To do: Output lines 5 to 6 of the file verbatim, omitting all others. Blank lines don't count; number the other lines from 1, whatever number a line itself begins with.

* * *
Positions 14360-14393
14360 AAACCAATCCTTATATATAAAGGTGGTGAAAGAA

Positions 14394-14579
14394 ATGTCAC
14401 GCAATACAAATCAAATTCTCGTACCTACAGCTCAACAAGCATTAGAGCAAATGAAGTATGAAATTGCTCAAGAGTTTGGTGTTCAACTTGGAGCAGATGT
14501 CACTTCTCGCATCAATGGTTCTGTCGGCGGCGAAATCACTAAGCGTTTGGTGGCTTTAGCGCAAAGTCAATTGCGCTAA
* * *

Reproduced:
14401 GCAATACAAATCAAATTCTCGTACCTACAGCTCAACAAGCATTAGAGCAAATGAAGTATGAAATTGCTCAAGAGTTTGGTGTTCAACTTGGAGCAGATGT
14501 CACTTCTCGCATCAATGGTTCTGTCGGCGGCGAAATCACTAAGCGTTTGGTGGCTTTAGCGCAAAGTCAATTGCGCTAA